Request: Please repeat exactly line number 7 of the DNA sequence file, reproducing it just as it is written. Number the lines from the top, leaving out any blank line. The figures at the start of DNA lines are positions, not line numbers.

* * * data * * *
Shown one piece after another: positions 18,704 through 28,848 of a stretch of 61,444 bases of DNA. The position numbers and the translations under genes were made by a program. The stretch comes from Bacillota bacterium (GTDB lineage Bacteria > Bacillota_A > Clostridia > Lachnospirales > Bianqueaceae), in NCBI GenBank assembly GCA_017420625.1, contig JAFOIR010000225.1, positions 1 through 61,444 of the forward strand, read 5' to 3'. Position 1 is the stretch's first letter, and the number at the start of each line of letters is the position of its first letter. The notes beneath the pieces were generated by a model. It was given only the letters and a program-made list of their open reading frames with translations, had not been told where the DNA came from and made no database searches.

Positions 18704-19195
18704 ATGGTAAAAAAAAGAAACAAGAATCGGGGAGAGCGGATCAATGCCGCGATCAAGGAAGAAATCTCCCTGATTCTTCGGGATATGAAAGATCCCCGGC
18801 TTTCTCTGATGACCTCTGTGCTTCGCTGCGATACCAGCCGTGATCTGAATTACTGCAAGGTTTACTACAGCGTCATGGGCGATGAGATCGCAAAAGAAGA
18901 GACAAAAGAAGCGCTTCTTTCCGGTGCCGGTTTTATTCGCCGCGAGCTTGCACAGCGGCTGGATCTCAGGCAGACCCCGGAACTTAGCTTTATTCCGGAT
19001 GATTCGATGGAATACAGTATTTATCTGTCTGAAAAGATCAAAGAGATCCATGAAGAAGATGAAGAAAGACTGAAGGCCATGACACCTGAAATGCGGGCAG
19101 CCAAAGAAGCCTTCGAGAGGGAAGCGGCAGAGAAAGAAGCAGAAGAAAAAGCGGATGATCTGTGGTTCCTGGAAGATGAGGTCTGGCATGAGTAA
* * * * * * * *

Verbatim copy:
19101 CCAAAGAAGCCTTCGAGAGGGAAGCGGCAGAGAAAGAAGCAGAAGAAAAAGCGGATGATCTGTGGTTCCTGGAAGATGAGGTCTGGCATGAGTAA